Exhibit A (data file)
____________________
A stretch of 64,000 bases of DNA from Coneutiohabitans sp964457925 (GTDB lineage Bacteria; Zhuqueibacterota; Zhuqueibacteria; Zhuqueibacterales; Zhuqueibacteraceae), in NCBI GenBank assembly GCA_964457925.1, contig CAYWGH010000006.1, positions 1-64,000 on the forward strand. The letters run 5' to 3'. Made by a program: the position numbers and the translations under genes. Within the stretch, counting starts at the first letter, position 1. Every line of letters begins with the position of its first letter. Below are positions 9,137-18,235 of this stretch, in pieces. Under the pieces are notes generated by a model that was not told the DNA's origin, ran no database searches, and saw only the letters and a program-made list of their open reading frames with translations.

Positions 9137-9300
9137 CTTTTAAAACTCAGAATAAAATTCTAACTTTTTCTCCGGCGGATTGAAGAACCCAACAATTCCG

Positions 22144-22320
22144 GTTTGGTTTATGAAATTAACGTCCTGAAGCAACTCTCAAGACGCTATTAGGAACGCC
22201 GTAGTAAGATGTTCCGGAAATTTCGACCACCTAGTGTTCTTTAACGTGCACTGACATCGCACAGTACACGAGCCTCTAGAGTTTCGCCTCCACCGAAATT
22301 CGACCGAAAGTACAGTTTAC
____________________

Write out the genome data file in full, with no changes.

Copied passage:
A stretch of 64,000 bases of DNA from Coneutiohabitans sp964457925 (GTDB lineage Bacteria; Zhuqueibacterota; Zhuqueibacteria; Zhuqueibacterales; Zhuqueibacteraceae), in NCBI GenBank assembly GCA_964457925.1, contig CAYWGH010000006.1, positions 1-64,000 on the forward strand. The letters run 5' to 3'. Made by a program: the position numbers and the translations under genes. Within the stretch, counting starts at the first letter, position 1. Every line of letters begins with the position of its first letter. Below are positions 9,137-18,235 of this stretch, in pieces. Under the pieces are notes generated by a model that was not told the DNA's origin, ran no database searches, and saw only the letters and a program-made list of their open reading frames with translations.

Positions 9137-9300
9137 CTTTTAAAACTCAGAATAAAATTCTAACTTTTTCTCCGGCGGATTGAAGAACCCAACAATTCCG

Positions 22144-22320
22144 GTTTGGTTTATGAAATTAACGTCCTGAAGCAACTCTCAAGACGCTATTAGGAACGCC
22201 GTAGTAAGATGTTCCGGAAATTTCGACCACCTAGTGTTCTTTAACGTGCACTGACATCGCACAGTACACGAGCCTCTAGAGTTTCGCCTCCACCGAAATT
22301 CGACCGAAAGTACAGTTTAC